Aiming For Zero

By Ananya Swaroop

Zero Waste is the buzzword everywhere today, and people from all spectrums of life are trying to be a part of it. Blame it on social media to make sustainability look cool, but conscious spending of environmental resources is the need of the hour. We talk to a few people who are already a part of this journey

“Think of an elaborate scene from a series like Game of Thrones — the production would have invested in elaborate dresses for the characters, infinite props, all sorts of makeup products, and other on-screen items but additionally off-screen they would have procured n number of batteries, chemicals, zip ties, ropes, and what not to showcase their vision. Plus, there are endless plastic water bottles, food leftovers, single-use toiletries, and other essentials the crew uses during this time. Alas, once the filming is done, all of it just reaches landfills and the chemical waste is often disposed of carelessly in water,” exclaims Pragya Kapoor, the co-founder of Guy In The Sky Pictures production house.

According to the Ministry of Housing and Urban Affairs, Government of India, urban India produces about 42.0 million tons of municipal solid waste annually, i.e. 1.15 lakh metric tons per day (TPD), out of which 83,378 TPD is generated in 423 Class-I cities. Waste generated in 423 Class-I cities works out to 72.5 per cent of the total waste generated each day. These alarming statistics are reason enough for us to become environment-conscious. Fortunately, some Zero Waste Advocates have taken it upon themselves to bring in the change.

Kapoor is doing her bit on the sets of her films. Back in 2021, Chandigarh Kare Aashiqui created quite a buzz. The Ayushmann Khurrana starrer tackled a sensitive topic but it was also a conversation starter when it came to dealing with environment-related problems. It was shot at a zero-waste film set — a first of its kind in Bollywood. The idea came to her when her team was shooting for Kedarnath in 2018. “We ended up wasting a lot of water by the end of that shoot and that disheartened me. I just knew then that I had experiment with green filming and I am glad we did.”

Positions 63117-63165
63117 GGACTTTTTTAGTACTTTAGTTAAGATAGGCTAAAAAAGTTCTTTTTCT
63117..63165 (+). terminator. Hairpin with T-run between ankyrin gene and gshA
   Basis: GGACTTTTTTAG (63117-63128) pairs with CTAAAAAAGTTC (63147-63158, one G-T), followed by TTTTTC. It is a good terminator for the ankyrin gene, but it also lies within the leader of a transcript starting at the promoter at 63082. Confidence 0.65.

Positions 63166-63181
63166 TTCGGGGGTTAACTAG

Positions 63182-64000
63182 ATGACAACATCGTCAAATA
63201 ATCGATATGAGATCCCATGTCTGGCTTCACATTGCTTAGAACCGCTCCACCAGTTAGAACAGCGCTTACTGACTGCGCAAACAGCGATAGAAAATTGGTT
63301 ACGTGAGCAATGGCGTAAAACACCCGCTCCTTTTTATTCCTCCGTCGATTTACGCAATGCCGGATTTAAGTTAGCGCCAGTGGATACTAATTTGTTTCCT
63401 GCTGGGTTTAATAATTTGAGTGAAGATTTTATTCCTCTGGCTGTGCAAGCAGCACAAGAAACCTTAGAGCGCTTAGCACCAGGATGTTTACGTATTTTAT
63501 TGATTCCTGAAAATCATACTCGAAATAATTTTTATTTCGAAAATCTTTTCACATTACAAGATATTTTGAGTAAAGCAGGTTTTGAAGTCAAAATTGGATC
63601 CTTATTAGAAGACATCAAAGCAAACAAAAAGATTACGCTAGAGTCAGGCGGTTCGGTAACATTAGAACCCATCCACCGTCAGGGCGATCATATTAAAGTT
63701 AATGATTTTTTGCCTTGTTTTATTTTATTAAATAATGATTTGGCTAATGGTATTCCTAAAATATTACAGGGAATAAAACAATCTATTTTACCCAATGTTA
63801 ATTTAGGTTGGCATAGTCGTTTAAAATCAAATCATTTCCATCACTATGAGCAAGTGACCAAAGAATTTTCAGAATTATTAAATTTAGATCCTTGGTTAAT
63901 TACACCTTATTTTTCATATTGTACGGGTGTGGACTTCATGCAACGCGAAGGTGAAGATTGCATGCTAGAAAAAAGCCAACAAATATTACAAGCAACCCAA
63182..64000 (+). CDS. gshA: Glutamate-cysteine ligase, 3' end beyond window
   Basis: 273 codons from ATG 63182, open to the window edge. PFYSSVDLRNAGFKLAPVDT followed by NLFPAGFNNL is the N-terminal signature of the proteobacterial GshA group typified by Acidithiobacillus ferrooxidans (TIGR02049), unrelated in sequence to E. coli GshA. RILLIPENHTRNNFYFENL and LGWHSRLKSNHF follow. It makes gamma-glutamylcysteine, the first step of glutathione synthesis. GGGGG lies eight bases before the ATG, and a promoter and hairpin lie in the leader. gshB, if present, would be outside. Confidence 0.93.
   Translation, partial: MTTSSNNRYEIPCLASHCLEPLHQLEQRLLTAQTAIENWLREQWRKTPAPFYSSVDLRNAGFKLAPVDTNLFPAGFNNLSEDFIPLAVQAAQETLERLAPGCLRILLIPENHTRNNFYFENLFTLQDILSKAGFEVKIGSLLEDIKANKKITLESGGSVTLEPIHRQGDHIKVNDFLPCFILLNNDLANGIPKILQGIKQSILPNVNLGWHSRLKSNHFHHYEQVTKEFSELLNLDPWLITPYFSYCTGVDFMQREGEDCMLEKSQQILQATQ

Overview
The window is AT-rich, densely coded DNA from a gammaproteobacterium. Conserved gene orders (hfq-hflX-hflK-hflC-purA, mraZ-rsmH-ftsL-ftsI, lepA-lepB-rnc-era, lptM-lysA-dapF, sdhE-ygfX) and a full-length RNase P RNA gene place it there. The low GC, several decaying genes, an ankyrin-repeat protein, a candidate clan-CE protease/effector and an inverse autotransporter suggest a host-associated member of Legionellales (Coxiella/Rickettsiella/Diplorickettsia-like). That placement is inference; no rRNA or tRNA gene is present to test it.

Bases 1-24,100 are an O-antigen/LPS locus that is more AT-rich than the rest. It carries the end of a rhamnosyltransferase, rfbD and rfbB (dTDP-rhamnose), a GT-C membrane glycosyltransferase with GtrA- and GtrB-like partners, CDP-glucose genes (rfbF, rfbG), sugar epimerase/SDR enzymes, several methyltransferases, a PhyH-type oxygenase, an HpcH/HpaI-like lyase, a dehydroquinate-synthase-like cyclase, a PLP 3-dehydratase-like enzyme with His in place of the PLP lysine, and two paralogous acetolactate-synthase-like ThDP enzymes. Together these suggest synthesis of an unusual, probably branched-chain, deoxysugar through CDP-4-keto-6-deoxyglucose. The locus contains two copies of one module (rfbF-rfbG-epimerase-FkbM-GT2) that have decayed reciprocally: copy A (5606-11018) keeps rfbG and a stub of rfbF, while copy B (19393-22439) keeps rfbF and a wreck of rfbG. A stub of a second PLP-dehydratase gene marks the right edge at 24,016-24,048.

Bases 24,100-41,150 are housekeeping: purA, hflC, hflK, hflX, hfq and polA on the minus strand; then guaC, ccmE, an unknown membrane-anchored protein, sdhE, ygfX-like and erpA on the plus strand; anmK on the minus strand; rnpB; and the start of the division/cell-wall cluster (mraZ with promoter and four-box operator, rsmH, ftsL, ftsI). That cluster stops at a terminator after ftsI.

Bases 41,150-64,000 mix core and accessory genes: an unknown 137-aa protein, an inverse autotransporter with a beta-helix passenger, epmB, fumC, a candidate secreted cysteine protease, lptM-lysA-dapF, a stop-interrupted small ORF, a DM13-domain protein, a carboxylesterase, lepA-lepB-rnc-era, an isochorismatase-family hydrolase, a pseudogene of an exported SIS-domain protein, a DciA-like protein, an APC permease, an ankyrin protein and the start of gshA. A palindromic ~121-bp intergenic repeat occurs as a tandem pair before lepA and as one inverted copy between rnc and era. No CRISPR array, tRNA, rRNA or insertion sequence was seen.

Of course, Kapoor had a lot of helping hands that ensured her vision was turned into a reality. “We were lucky to have a great crew that supported us in our endeavor. We moved away from single-use products, good Samaritans from RobinHood Army, an organisation that gets surplus food from restaurants and distributes it to the less fortunate sections of society, and Feeding India, an NGO working towards making the country hunger-free, helped us donate the excess food to the needy. The eco department segregated waste and sent it to an enterprise that recycled it into bricks and lamps,” she elaborates. According to her, zero-film sets are the need of the hour and she is glad that production houses like Yash Raj Films and streaming platforms like Amazon and Netflix are also trying to build more efficient sets.

The producer also credited Skrap, an environmental sustainability firm, for making it all possible for her. The brainchild of Divya Ravichandran, Skrap has been helping many big events go eco-friendly. Ravichandran helped Bacardi NH7 Weekender, Meghalaya, and BudX Mumbai become zero-waste events. She started the organisation after attending a music festival organised by a friend. She was baffled by the kind of waste that was produced at events and had decided to do something about it.